10 Amazing Places to RV in June 2022

If you’re dreaming of where to travel to experience it all, here are my picks for the best places to RV in June

Mankind was not made to suffer. Bliss is our nature.

—David Lynch

Throughout his long career as a filmmaker and artist, David Lynch has recognized the tension between suffering and happiness that is essential to great storytelling. Despite the dark themes and difficult challenges his characters often face, the Twin Peaks creator feels that humans were not created to endure constant sorrow. Instead, we have an innate desire—and capacity—to experience pure happiness and joy.

Bryce Canyon National Park © Rex Vogel, all rights reserved

Consult a dictionary and the answer to one of life’s most pressing questions—what is happiness?—can be summed up quite succinctly: a state of well being and contentment. But ask 10 different people what happiness is on a given day and it’s unlikely you’ll get the same response twice, much less in just six words.

While happiness can be universally characterized by feelings of joy, gratitude, and contentment, the roadmaps we use to arrive there are entirely unique. 

McKinney Falls State Park, Texas © Rex Vogel, all rights reserved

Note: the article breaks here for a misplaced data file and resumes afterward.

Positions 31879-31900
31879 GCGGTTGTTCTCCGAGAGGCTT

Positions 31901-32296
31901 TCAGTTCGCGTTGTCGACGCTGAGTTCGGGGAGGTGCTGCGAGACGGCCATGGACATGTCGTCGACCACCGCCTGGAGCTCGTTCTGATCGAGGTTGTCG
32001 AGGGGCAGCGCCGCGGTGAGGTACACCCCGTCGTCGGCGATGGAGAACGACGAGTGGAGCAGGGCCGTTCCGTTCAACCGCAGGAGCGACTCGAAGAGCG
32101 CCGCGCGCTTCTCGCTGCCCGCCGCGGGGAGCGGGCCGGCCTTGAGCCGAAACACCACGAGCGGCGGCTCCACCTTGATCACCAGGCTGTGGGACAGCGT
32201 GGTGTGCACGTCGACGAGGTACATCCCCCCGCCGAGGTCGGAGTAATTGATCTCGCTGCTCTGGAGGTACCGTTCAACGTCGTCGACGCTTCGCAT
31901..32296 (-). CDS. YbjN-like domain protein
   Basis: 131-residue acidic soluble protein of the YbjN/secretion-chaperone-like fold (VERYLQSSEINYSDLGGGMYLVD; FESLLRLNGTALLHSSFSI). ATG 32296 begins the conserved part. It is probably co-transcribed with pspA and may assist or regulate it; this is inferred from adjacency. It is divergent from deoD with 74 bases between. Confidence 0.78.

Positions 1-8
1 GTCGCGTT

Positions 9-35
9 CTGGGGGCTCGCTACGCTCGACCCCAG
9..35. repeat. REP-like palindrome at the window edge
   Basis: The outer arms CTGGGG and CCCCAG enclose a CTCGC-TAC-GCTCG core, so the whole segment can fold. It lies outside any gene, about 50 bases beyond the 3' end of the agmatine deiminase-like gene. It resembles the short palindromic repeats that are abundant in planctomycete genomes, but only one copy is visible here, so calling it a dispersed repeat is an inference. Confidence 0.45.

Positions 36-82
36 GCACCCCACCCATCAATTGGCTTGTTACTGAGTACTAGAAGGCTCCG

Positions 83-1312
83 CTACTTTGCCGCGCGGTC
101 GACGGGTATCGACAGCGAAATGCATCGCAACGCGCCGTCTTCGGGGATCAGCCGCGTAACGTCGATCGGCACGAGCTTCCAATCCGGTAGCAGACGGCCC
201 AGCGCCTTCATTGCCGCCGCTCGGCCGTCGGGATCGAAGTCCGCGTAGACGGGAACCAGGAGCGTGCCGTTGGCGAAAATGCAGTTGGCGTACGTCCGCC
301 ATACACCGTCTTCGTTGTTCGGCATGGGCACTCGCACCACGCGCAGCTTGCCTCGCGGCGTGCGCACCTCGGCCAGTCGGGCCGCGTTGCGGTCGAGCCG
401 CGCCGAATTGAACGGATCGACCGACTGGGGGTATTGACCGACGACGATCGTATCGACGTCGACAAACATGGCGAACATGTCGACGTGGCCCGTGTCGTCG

I look at the past, today, and my hopes for tomorrow. All of this is enhanced by the RV lifestyle.

Planning an RV trip for a different time of year? Check out my monthly travel recommendations for the best places to travel in April and May. Also check out my recommendations from June 2021 and July 2021.

Mount St. Helens © Rex Vogel, all rights reserved

Mount St. Helens Eruption and Legacy

The tranquility of the Mount St. Helens region was shattered in the spring of 1980 when the volcano stirred from its long repose, shook, and exploded back to life. The eruption caused the largest landslide in recorded history sending enormous amounts of rock, snow, and ice down the mountain’s north flank at speeds greater than 200 miles an hour. Within hours, an ash cloud rose 15 miles above the summit and spread northeast turning daylight into the night for at least 125 linear miles.